A look at HTC's marketing budget vs. Samsung's war chest illustrates the dramatic disparity between the two.
Roger ChengFormer Executive Editor / Head of News
Roger Cheng (he/him/his) was the executive editor in charge of CNET News, managing everything from daily breaking news to in-depth investigative packages. Prior to this, he was on the telecommunications beat and wrote for Dow Jones Newswires and The Wall Street Journal for nearly a decade and got his start writing and laying out pages at a local paper in Southern California. He's a devoted Trojan alum and thinks sleep is the perfect -- if unattainable -- hobby for a parent.
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SABEW Best in Business 2011 Award for Breaking News Coverage, Eddie Award in 2020 for 5G coverage, runner-up National Arts & Entertainment Journalism Award for culture analysis.
The company may have figured out how to make a quality smartphone, but it still doesn't have an answer for getting those products noticed.
A look at recent marketing data sent to CNET from Kantar Media perfectly underscores HTC's dilemma. In 2013, Samsung spent $363 million in marketing in the US, with $128 million coming in the fourth quarter alone.
Apple was no slouch, spending $350.9 million last year, and more than $100 million during the big holiday season push.
HTC? It spent a paltry $75.8 million -- for the entire year. Its own fourth-quarter push amounted to $1.5 million, according to Kantar. With such a disparity, it's easy to see why the original HTC One got completely overshadowed by its rivals.
History is poised to repeat itself with the HTC One M8, which the company unveiled on Tuesday. The M8 offers subtle, but refined, improvements over the original One. But it also has the misfortune of launching against Samsung Electronics' Galaxy S5 and the likely accompanying marketing blitz.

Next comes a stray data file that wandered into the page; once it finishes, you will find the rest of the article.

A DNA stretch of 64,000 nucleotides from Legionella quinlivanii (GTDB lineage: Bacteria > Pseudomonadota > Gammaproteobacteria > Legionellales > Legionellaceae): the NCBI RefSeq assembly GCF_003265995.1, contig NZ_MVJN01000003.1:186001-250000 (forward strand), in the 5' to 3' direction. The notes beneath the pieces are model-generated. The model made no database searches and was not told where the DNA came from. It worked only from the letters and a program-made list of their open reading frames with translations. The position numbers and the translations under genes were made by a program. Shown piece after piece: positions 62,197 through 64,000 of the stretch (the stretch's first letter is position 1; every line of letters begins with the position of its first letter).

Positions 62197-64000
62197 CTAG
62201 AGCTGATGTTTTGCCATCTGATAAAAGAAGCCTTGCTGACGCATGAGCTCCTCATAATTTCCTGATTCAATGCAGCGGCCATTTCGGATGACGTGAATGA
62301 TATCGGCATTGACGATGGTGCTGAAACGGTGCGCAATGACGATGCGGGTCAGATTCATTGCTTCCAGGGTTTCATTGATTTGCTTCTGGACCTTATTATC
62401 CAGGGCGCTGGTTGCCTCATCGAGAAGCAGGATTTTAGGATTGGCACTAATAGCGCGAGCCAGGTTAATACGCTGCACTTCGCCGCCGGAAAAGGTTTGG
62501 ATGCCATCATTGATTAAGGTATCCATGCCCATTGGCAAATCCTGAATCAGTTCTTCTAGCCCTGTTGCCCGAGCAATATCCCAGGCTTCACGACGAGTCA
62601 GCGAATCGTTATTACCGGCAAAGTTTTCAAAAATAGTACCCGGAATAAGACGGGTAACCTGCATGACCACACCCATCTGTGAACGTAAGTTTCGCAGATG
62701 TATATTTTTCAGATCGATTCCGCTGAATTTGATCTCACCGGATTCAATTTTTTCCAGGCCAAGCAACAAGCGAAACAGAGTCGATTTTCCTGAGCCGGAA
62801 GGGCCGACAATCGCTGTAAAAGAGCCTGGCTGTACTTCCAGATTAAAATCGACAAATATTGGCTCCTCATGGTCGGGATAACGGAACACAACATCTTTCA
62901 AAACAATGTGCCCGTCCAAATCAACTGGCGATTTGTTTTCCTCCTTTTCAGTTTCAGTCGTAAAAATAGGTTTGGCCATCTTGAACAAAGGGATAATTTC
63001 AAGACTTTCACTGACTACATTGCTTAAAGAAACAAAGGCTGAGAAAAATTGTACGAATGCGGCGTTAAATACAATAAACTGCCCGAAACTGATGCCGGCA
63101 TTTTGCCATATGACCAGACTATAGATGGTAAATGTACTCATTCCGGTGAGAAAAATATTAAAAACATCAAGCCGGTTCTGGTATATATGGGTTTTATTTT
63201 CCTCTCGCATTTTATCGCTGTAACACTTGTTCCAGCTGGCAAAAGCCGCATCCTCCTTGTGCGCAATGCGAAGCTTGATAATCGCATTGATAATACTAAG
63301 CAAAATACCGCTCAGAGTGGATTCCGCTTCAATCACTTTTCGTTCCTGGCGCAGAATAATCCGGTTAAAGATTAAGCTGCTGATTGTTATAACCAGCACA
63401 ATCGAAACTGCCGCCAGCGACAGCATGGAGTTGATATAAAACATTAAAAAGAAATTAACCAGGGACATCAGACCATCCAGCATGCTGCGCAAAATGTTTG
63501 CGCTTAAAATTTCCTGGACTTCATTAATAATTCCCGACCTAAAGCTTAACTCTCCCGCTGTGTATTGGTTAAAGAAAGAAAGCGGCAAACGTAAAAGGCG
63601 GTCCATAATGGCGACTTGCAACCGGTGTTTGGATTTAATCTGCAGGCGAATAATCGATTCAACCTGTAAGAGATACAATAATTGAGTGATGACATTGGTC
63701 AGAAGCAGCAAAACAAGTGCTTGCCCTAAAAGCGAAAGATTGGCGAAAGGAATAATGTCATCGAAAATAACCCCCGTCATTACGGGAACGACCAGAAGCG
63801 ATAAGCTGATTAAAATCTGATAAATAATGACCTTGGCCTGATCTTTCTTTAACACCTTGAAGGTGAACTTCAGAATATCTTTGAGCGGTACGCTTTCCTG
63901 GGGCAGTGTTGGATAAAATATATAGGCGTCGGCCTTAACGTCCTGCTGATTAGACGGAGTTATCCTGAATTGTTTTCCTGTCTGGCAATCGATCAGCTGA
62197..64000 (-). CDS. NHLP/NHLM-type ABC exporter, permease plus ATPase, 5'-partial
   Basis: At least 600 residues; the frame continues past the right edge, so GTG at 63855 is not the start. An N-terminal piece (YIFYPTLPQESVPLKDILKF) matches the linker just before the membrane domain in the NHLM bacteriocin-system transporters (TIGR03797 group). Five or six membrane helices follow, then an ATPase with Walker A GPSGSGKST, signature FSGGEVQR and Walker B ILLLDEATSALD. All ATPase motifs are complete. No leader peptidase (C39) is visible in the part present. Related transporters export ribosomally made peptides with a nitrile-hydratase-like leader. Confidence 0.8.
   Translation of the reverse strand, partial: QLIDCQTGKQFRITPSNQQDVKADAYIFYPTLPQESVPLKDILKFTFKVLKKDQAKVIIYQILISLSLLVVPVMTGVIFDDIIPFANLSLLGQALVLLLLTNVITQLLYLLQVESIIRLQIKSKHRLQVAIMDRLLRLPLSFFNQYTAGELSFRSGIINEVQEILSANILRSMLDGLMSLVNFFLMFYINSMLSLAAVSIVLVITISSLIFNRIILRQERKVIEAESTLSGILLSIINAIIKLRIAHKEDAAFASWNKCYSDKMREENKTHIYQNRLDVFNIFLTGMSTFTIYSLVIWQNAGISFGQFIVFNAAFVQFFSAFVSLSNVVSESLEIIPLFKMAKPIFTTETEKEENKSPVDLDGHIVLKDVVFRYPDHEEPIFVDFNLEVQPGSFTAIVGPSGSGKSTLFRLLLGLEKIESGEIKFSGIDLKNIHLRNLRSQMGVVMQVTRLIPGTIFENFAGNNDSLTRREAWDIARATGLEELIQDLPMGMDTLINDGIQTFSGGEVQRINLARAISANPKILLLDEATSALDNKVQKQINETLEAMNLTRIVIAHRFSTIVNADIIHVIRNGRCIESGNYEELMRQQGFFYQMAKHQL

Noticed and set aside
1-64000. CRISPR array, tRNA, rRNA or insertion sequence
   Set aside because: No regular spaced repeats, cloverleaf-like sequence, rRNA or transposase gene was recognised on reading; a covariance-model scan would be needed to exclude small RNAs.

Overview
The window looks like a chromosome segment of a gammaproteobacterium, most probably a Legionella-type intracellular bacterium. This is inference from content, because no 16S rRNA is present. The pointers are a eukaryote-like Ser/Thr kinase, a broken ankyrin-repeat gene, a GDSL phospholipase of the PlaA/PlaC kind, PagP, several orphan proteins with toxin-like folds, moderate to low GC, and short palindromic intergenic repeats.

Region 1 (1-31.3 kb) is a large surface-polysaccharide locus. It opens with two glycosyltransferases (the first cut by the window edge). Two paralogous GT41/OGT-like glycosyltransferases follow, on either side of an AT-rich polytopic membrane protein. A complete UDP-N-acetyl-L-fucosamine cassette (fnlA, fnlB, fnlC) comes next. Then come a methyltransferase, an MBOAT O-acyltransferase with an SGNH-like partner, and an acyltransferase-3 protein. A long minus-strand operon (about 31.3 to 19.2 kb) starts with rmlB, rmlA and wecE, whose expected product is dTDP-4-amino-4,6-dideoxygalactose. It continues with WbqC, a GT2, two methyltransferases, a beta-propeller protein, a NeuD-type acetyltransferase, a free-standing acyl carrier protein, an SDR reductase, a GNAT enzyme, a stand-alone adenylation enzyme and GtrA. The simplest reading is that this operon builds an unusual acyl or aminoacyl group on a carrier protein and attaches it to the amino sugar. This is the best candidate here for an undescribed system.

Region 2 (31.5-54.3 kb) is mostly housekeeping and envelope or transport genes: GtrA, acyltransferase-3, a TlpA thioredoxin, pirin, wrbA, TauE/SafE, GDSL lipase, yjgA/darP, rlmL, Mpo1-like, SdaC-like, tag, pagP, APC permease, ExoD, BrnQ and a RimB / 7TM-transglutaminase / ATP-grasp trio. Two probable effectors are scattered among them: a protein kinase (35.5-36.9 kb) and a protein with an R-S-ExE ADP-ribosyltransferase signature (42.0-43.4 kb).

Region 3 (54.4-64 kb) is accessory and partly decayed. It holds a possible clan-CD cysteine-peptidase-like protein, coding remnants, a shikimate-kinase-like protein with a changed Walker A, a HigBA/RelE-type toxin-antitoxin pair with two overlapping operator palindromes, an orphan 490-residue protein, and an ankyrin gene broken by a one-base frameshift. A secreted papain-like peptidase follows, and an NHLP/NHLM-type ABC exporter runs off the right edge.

How does HTC compete with that?
"They really need to raise their awareness in the marketplace," said Maribel Lopez, an analyst at Lopez Research. "They're nowhere to be found in certain markets."
HTC offered few glimpses early on. Chairwoman Cher Wang has taken the marketing and business reins of the company, and the impact from her stewardship will likely make an impact later this year.
It wasn't always like this. HTC was close to becoming a household name just a few years ago, when it was responsible for some of the more high-profile smartphones in the industry. HTC was the first company to create an Android smartphone, partnering with Google to create the G1. It was the first with a 4G WiMax smartphone with the Sprint Evo 4G, as well as the first Verizon LTE smartphone with the Thunderbolt.
Its original Sense user interface was a badly needed facelift for the older, less user-friendly versions of Android, and won over fans that liked not just the OS, but specifically HTC as well. At some point, HTC was positioned to have a flagship device at all of the major carriers.
But HTC never attained that household name status, and its brand started to fade as a number of its smartphones began to flop. It stretched too far with too many different products, at times working to create too many sub-par exclusives with its partners. There was the ill received Status or ChaCha, which was the first Facebook phone. Or the HTC Rhyme, a Verizon-bound smartphone so clearly designed for women -- even if neither HTC or Verizon would admit to it.
While Samsung had the money and resources to throw a massive campaign, HTC has always relied on the strength of its products. But it never obtained the same kind of fervent loyalty that Apple enjoys.
"No one is beating down the door asking for an HTC phone," Lopez said.
So even if HTC is back to creating quality products, its name may have faded too much. And it may take more money than the company has to revive it.